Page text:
According to accused witch John Proctor, 18-year-old Richard Carrier and his 16-year-old brother Andrew Carrier, “would not confess anything till they tied them neck and heels till the blood was ready to come out of their noses” (Robert Calef, More Wonders of the Invisible World, 1700). The Carrier brothers had not even been indicted, much less been charged guilty before being tortured. 

46. For bodily punishments we allow amongst us none that are inhumane, barbarous, or cruel.

It goes without saying that peine forte et dure, or being pressed to death like Giles Corey, is “inhumane, barbarous, or cruel.” Once the rocks were placed on his prone form, even if the 70-year-old Corey changed his mind and started talking, he’d probably die from the internal injuries anyway. It took him two long and painful days to die.

47. No man shall be put to death without the testimony of two or three witnesses, or that which is equivalent thereunto.

Since witchcraft meant being in league with the Devil, it’s surprising that the justices did not rely on the opinion of several prominent ministers who were against using spectral evidence—visions seen only by the “afflicted accusers”—as the main reason to charge a person. Nor did the justices find conflict in accepting the words, visions, and bodily contortions of the “afflicted accusers” that, if believed, one could say were possessed by the Devil themselves. The “afflicted accusers” often supported each other's testimonies or mimicked each other during the trials while confessed witches claimed to have seen the accused at witch meetings. Robert Calef called the accusers “lying wenches…[who] let loose the devils of envy, hatred, pride, cruelty, and malice against each other.”

Since the court was using confessors to find more witches, the confessors were spared. In most circumstances, confessing to a crime was as good as or better than having two witnesses. Yet none of the confessors were hanged before Governor Phips stopped the trials.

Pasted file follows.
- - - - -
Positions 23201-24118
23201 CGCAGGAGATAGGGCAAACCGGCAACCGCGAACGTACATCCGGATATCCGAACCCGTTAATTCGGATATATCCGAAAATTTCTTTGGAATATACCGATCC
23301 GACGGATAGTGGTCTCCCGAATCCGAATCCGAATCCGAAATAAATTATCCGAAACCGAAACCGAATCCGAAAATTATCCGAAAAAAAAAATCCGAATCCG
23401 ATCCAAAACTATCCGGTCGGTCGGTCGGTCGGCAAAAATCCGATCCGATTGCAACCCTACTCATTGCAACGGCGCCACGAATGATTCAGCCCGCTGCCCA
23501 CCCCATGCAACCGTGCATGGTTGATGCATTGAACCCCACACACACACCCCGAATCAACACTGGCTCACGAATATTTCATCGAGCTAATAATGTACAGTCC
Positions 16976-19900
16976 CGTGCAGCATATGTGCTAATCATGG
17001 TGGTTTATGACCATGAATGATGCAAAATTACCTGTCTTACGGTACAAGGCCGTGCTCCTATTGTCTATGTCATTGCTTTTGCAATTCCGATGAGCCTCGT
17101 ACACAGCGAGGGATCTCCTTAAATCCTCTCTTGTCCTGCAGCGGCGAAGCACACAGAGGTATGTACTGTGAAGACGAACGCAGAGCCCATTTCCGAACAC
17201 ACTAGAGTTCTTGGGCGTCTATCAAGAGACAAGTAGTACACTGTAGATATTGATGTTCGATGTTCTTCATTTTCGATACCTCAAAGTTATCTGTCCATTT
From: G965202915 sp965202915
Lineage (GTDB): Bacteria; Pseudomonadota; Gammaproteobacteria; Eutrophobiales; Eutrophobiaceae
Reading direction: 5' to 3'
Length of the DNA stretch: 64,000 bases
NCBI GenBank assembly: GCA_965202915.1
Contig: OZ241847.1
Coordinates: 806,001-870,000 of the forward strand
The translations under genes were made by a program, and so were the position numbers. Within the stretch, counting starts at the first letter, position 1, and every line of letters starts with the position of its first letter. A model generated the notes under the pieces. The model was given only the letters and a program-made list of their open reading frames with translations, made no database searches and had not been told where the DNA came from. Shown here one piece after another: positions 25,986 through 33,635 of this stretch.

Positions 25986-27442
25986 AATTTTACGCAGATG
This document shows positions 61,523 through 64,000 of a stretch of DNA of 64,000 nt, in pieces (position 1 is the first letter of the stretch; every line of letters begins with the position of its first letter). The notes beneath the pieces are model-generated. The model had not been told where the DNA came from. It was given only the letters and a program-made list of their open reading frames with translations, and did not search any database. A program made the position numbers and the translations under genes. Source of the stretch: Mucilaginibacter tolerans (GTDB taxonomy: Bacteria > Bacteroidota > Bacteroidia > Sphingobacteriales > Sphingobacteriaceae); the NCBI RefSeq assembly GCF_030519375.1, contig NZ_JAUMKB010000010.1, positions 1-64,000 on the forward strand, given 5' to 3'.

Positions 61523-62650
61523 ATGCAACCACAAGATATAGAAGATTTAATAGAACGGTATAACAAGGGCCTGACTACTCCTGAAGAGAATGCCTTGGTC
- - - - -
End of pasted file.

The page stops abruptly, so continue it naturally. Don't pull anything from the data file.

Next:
94 Capital 11. If any man rise up by false witness, wittingly and of purpose to take away any man’s life, he shall be put to death.

For the many accused witches who pleaded their innocence, they must have thought the “afflicted accusers” or confessed witches were either possessed by the Devil or liars. However, after the trials were over, we don’t hear much backlash against the accusers or the judges and jury. Some disappear from the records, while others, such as Judge Stoughton, continued to be prominent members of society. None were accused of any wrongdoing from the trials themselves, though Judge Samuel Sewall, numerous jurymen, and accuser Ann Putnam Jr. publicly asked for forgiveness for their part in the trials. Their guilt was their only punishment.

13 October 2013

20 executed in Salem 1692

During the 1692 Salem Witch Trials, 14 women and five men were hanged for witchcraft and one man was pressed to death.

Hanged 10 June 1692
Bridget Bishop

Hanged 19 July 1692
Sarah Good
Elizabeth Howe
Susannah Martin
Rebecca Nurse
Sarah Wilds

Hanged 19 August 1692
George Burroughs
Martha Carrier
George Jacobs Sr.
John Proctor
John Willard

Pressed to Death 19 September 1692
Giles Corey

Hanged 22 September 1692